Between school plays, little league teams, and numerous other ways, we have all been given roles that we thought were below us. We wanted the leading role, but got curtain duty. We wanted to pitch, but got stuck in right field.
What was that role for you? (Or maybe I’m just speaking for myself.)
Like a director of a play, pastors view all the parts of our church in terms of how they contribute to the whole. Pastors determine what is primary, what is secondary, and what is tertiary. You have to do this if you want to be a good leader.
The problem is when pastors do this to their church members and attenders, too. We have a tendency to cast them for roles based on our concept of our church’s narrative, rather than on the basis God’s grand unfolding narrative for his kingdom.
Three ways NOT to cast your church members and attenders
Extras don’t affect the storyline at all. They add motion to the scenery. They are props.
Is that how you view visitors? Is that how you view people who don’t serve or lead?
In the drama that God has written for human history, there are no extras. Everyone is wrapped in a narrative of their own. The fact that God wrote their story gives it dignity and purpose.
Your job as a pastor is to learn whether and how Jesus has become the main character of everyone in your church. If your church is too big for that, then you need to facilitate it through your elders, small groups, an assimilation process, etc. You are, after all, responsible for the care of their soul (Heb. 13:17).
2. Flat Characters
Flat characters play a bigger part than extras – they get lines! But they are only there for the main characters to play off of. Flat characters serve the development of the main characters, but don’t develop themselves. Their role is subservient to the role of the more important people.
Who do you view as flat characters? Your administrative staff? Your A/V team? Longtime members who have hung around but haven’t gotten very involved?
No church has flat characters. Everyone has pain and joy, hopes and dreams. Everyone is on some path of character development: they are either being hardened or softened to the things of God. Whatever direction they are heading, as pastors, we need to guide each of them with the gospel. To think of them as flat is to view your individual sheep as a mere means to your goals for your church.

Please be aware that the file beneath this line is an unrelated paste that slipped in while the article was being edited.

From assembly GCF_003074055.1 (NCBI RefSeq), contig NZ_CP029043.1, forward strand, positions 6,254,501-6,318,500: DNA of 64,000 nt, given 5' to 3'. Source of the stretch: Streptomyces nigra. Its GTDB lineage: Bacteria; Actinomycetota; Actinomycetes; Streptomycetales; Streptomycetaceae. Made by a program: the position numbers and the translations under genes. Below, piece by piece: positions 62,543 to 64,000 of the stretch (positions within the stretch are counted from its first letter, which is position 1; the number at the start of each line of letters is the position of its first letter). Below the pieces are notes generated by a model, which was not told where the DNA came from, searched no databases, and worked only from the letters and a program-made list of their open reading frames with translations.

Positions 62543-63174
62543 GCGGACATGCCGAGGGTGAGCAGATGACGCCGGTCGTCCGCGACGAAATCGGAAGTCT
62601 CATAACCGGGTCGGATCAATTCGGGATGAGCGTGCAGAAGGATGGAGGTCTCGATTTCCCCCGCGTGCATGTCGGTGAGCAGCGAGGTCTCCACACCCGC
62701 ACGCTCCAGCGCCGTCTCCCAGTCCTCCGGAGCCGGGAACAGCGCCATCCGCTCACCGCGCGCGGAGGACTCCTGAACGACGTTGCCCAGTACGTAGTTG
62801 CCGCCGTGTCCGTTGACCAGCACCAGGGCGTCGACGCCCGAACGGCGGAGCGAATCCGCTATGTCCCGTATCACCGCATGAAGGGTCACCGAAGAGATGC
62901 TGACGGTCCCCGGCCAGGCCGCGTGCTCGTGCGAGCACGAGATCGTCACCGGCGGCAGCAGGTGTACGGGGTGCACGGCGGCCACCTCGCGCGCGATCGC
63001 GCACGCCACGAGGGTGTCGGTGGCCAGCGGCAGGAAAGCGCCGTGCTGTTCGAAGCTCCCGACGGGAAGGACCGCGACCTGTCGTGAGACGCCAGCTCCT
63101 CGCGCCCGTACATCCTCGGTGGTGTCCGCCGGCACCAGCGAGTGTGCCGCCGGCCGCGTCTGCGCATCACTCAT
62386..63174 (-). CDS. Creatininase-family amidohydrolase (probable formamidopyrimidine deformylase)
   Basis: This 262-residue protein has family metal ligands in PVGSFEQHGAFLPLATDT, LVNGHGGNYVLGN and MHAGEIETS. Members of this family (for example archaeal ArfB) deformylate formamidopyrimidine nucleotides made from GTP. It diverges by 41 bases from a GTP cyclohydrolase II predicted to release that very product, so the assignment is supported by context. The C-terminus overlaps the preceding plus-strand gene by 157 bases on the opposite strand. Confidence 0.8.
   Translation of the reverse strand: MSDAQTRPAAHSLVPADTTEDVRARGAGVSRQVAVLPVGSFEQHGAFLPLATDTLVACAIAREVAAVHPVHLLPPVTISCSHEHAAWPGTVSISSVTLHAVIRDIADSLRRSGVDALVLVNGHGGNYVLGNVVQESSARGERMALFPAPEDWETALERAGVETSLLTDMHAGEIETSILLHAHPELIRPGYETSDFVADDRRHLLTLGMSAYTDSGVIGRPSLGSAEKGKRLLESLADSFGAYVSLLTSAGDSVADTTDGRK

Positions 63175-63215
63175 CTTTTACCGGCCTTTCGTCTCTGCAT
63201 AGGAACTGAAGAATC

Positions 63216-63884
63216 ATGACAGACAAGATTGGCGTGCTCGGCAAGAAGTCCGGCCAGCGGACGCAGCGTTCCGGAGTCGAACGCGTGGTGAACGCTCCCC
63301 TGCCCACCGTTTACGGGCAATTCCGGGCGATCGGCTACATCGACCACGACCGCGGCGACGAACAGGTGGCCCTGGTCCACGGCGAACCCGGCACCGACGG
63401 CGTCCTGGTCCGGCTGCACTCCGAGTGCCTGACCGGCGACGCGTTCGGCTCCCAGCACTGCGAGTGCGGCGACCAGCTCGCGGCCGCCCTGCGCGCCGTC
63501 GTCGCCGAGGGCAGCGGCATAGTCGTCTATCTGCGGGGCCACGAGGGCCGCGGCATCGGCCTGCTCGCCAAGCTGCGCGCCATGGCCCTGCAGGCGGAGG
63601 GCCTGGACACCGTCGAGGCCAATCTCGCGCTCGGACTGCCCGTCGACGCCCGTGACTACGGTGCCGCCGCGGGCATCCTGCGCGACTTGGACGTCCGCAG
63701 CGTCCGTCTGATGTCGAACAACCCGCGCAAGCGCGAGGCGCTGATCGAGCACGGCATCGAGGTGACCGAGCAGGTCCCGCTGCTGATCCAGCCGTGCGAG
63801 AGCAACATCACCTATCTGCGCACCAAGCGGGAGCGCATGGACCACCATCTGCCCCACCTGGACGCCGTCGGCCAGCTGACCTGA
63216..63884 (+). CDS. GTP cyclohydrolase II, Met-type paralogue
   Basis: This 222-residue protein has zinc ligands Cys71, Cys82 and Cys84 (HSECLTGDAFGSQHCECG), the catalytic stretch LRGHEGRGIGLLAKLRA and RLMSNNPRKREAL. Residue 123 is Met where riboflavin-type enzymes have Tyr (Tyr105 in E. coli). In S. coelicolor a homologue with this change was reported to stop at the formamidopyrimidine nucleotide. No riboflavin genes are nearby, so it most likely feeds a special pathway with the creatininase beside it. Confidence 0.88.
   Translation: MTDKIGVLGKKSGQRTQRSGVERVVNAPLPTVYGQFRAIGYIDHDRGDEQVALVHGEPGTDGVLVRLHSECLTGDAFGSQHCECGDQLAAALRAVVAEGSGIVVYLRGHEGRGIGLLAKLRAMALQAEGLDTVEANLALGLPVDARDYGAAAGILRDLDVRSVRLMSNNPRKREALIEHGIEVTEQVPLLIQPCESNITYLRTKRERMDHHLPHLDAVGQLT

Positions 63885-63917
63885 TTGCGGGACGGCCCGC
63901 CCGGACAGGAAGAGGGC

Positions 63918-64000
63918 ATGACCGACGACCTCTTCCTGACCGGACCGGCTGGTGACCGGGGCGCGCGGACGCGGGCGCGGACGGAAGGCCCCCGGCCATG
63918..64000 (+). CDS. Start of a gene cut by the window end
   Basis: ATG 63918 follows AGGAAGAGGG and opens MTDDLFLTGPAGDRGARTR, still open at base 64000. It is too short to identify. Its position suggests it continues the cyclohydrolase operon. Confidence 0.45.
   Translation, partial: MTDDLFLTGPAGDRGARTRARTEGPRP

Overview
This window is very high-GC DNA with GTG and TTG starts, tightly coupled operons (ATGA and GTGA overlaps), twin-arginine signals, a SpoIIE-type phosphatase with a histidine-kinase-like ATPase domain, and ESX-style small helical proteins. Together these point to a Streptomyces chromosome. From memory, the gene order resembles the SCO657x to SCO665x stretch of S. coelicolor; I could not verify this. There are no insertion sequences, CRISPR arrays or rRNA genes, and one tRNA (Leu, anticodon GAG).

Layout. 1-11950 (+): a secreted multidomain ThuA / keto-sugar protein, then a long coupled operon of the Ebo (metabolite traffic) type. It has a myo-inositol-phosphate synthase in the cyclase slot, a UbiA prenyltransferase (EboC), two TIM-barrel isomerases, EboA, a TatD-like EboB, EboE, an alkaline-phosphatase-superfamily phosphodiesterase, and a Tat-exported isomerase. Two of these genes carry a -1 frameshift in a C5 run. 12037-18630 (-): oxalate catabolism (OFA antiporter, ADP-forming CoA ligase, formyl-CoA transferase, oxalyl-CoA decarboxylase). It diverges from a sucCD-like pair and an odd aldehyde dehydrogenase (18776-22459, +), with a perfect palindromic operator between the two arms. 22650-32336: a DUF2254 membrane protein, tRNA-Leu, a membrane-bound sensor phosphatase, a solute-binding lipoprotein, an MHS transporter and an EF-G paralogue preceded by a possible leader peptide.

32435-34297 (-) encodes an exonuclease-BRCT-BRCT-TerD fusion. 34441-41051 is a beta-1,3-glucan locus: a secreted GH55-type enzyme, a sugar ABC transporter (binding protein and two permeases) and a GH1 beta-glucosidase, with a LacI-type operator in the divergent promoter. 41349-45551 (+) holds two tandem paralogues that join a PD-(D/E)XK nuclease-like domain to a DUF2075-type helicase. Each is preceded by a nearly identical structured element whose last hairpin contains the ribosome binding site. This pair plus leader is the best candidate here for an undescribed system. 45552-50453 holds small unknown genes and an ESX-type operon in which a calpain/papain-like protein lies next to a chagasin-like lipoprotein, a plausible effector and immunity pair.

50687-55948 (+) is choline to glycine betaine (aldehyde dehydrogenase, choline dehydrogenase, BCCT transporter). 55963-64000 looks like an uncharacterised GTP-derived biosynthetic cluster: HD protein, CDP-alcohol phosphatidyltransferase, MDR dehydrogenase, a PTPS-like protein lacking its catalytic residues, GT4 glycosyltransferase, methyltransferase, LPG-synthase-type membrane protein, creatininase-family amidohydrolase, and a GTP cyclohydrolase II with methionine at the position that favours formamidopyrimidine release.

Caricatures are main characters who are not well-rounded. They are either good or bad. They fit a given personality type and never divert from it. If you need an example, think of the entire cast of Downton Abbey.
Pastors are susceptible to viewing members of their church in such a black and white fashion. You might not be able to imagine it, but that member you have regular conflict with has a good side. He loves God. He desires things that bring him glory. On the other side of the coin, your strong leaders who have served so faithfully have the potential to stumble egregiously. Not temptation has seized us except what is common to man.
I’ve known pastors who have committed adultery and I’ve known hard-hearted people who have been changed by the power of the gospel. Sometimes even the worst curmudgeon stops complaining! We need to shepherd our church knowing that anything can happen at any time, while praying for the good surprises and praying against the bad.
The goal: view everyone as a character
The best stories are filled with characters. Characters play integral roles in the story. Characters develop and grow through the conflict they face. All characters have propensity for good and bad, though they certainly lean harder in one of those directions than the other.
But we all, as a default position, view ourselves as the main character of our story. This is why pastoral ministry exists! We need to point to the true main character, Jesus. Our job is to pray and preach toward the end that everyone who comes into our church receives him, no matter how central – or not – they may seem at first glance.